In today’s micro-lecture, Australian Paramedical College Hon. Snr. Lecturer Sam Willis talks about how to manage the normal sinus rhythms.
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Today we are going to talk about normal sinus rhythms. Now to answer this question is to talk a little bit about normal sinus rhythms. We need to go back to the basics of the electrical conduction system within the heart. Now here you can see a typical picture of a heart, with the electrical conduction system in yellow.
Now this sinus node, in the top left-hand corner, or actually the right wall of the atria, is where the electrical conduction system starts. Now, the sinoatrial node or the sinus node is responsible for generating that first impulse and sending it down to the next stage, called the atrioventricular node. The AV node then pushes it down the rest of the pathway, including the bundle of His, the left bundle branch, and the right bundle branch, and then into the Purkinje fibers.
So really it starts with this sinus node, which is a collection of highly specialised cells, all clustered together. Now the sinus node is also called the pacemaker. Now when you look at a normal ECG, and I have one here ready to show you guys, you’ll notice how the ECG is made up of a P wave, a Q, R, S wave, and a T wave.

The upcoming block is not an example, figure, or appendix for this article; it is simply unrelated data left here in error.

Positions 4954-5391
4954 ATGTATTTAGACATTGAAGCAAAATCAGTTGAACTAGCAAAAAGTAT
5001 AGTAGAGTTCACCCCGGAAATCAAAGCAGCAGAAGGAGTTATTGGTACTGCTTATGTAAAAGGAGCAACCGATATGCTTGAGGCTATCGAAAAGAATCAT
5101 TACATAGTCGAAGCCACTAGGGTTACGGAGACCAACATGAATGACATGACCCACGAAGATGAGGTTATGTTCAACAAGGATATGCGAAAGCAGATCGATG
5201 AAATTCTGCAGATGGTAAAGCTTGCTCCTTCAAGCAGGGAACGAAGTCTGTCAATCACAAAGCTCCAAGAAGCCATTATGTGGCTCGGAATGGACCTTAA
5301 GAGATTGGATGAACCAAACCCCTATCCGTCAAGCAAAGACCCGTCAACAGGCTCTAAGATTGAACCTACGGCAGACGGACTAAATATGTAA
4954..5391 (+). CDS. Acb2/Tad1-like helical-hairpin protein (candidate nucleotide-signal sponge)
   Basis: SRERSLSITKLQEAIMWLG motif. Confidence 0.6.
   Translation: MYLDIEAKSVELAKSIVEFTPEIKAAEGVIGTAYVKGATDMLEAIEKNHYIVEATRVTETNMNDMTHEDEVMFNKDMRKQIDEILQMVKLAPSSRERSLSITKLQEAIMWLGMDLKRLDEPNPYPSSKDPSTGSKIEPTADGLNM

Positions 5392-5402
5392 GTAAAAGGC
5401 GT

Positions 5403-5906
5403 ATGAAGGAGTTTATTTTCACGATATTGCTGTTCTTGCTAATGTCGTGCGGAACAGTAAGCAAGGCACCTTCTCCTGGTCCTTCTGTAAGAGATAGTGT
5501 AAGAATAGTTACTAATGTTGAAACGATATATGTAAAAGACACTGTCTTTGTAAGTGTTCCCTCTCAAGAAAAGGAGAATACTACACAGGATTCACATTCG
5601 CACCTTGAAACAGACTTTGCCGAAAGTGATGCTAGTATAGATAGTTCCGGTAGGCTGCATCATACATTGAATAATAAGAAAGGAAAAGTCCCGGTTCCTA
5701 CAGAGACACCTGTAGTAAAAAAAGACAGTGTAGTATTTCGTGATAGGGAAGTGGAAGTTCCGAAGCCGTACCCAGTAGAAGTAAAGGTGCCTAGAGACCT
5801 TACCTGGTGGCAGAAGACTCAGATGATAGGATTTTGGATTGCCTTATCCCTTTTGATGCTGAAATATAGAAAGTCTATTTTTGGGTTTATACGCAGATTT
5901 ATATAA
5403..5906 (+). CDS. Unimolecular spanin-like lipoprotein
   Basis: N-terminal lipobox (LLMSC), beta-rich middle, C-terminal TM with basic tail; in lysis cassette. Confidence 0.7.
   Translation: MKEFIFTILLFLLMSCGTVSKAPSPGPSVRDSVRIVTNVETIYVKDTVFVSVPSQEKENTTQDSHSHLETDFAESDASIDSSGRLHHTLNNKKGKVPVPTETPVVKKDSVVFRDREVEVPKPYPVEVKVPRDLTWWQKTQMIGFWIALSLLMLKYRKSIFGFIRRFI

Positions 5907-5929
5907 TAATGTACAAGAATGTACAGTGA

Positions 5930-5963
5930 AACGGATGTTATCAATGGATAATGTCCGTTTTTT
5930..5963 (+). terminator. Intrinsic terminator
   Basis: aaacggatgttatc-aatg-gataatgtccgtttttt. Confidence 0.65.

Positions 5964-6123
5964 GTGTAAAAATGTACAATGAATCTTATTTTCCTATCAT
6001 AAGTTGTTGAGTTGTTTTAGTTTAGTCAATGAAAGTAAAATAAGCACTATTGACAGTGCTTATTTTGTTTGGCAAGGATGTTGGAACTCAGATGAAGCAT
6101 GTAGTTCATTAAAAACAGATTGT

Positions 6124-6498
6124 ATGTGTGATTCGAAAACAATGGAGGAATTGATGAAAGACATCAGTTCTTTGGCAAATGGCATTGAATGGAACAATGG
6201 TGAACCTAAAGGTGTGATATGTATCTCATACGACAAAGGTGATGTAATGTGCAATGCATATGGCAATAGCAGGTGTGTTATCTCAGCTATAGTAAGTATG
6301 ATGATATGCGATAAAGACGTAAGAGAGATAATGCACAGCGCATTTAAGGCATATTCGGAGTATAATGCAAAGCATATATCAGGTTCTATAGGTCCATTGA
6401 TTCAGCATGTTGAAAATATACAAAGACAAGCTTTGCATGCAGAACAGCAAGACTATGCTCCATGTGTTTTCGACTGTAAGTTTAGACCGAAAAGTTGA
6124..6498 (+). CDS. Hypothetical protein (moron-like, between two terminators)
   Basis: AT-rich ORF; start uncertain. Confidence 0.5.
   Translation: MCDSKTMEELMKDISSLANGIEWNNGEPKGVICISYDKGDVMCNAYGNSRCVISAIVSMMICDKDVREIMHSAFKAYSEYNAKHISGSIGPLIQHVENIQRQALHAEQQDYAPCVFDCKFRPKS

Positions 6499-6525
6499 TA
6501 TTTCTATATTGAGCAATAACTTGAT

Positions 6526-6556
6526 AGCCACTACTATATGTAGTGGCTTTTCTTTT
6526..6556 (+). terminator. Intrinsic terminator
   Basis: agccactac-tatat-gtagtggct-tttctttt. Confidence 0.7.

So that is what we call a normal sinus rhythm. Now it’s called normal because of the rate, usually between 60 to 80 beats per minutes at rest, and it’s called sinus because it has a P wave. The P wave represents atrial depolarization. So let’s talk about atrial depolarization.
So the sinus node fires its electrical impulse and it moves down here towards the AV node, but it doesn’t just move in a straight line. It also moves across both atria. As a result of the electrical activity moving across the atria down to the SA ventricular node, the atria contracts. Now as it does so, you have a P wave on the ECG, as you’ve just seen.
So the good news is that there’s a P wave on the ECG, which means that the atria are contracting and it’s starting at the sinoatrial node, which is exactly what it should be doing. Now whenever you have a rhythm that has a P wave, it’s always called sinus rhythm.
So let’s say for example you had a rhythm that was 110 beats per minute, but there was a P wave, that’s called sinus tachycardia. Let’s say that you had a rate of 40 beats per minute, but there was a P wave. That’s called sinus bradycardia. And just to summarize, it’s called sinus because the sinoatrial node is doing its job, it’s firing. As a result, the atria are contracting and you end up with a P wave on the ECG.
So I hope you’ve enjoyed this micro-lecture on sinus rhythms.
For more information about courses and becoming a Medic / Paramedic or any other professional in the pre-hospital emergency health care sector Contact the Australian Paramedical College today:
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